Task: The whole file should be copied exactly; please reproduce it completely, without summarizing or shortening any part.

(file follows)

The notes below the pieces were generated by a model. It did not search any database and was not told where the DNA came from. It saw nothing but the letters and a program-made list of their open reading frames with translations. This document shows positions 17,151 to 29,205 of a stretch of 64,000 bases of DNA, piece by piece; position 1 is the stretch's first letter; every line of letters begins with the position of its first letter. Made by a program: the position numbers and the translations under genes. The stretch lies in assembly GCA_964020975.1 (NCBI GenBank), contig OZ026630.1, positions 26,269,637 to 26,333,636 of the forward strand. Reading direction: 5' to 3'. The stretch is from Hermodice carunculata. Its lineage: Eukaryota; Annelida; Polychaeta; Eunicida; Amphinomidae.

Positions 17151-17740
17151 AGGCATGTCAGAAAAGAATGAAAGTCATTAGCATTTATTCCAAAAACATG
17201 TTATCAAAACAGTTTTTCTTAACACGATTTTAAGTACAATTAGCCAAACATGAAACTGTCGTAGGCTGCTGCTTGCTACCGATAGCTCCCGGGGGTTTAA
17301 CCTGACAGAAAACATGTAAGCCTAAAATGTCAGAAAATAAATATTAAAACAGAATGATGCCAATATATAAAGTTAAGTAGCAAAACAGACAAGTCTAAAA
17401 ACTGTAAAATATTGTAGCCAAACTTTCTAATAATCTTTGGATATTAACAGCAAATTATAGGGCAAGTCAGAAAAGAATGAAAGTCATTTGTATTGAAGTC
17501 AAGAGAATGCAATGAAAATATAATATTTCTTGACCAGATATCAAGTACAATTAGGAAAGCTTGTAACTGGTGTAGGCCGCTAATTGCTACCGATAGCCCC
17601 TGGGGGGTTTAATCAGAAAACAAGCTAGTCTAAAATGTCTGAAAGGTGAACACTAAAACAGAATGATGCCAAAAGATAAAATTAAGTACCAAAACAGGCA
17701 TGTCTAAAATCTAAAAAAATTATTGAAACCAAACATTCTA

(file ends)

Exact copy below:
The notes below the pieces were generated by a model. It did not search any database and was not told where the DNA came from. It saw nothing but the letters and a program-made list of their open reading frames with translations. This document shows positions 17,151 to 29,205 of a stretch of 64,000 bases of DNA, piece by piece; position 1 is the stretch's first letter; every line of letters begins with the position of its first letter. Made by a program: the position numbers and the translations under genes. The stretch lies in assembly GCA_964020975.1 (NCBI GenBank), contig OZ026630.1, positions 26,269,637 to 26,333,636 of the forward strand. Reading direction: 5' to 3'. The stretch is from Hermodice carunculata. Its lineage: Eukaryota; Annelida; Polychaeta; Eunicida; Amphinomidae.

Positions 17151-17740
17151 AGGCATGTCAGAAAAGAATGAAAGTCATTAGCATTTATTCCAAAAACATG
17201 TTATCAAAACAGTTTTTCTTAACACGATTTTAAGTACAATTAGCCAAACATGAAACTGTCGTAGGCTGCTGCTTGCTACCGATAGCTCCCGGGGGTTTAA
17301 CCTGACAGAAAACATGTAAGCCTAAAATGTCAGAAAATAAATATTAAAACAGAATGATGCCAATATATAAAGTTAAGTAGCAAAACAGACAAGTCTAAAA
17401 ACTGTAAAATATTGTAGCCAAACTTTCTAATAATCTTTGGATATTAACAGCAAATTATAGGGCAAGTCAGAAAAGAATGAAAGTCATTTGTATTGAAGTC
17501 AAGAGAATGCAATGAAAATATAATATTTCTTGACCAGATATCAAGTACAATTAGGAAAGCTTGTAACTGGTGTAGGCCGCTAATTGCTACCGATAGCCCC
17601 TGGGGGGTTTAATCAGAAAACAAGCTAGTCTAAAATGTCTGAAAGGTGAACACTAAAACAGAATGATGCCAAAAGATAAAATTAAGTACCAAAACAGGCA
17701 TGTCTAAAATCTAAAAAAATTATTGAAACCAAACATTCTA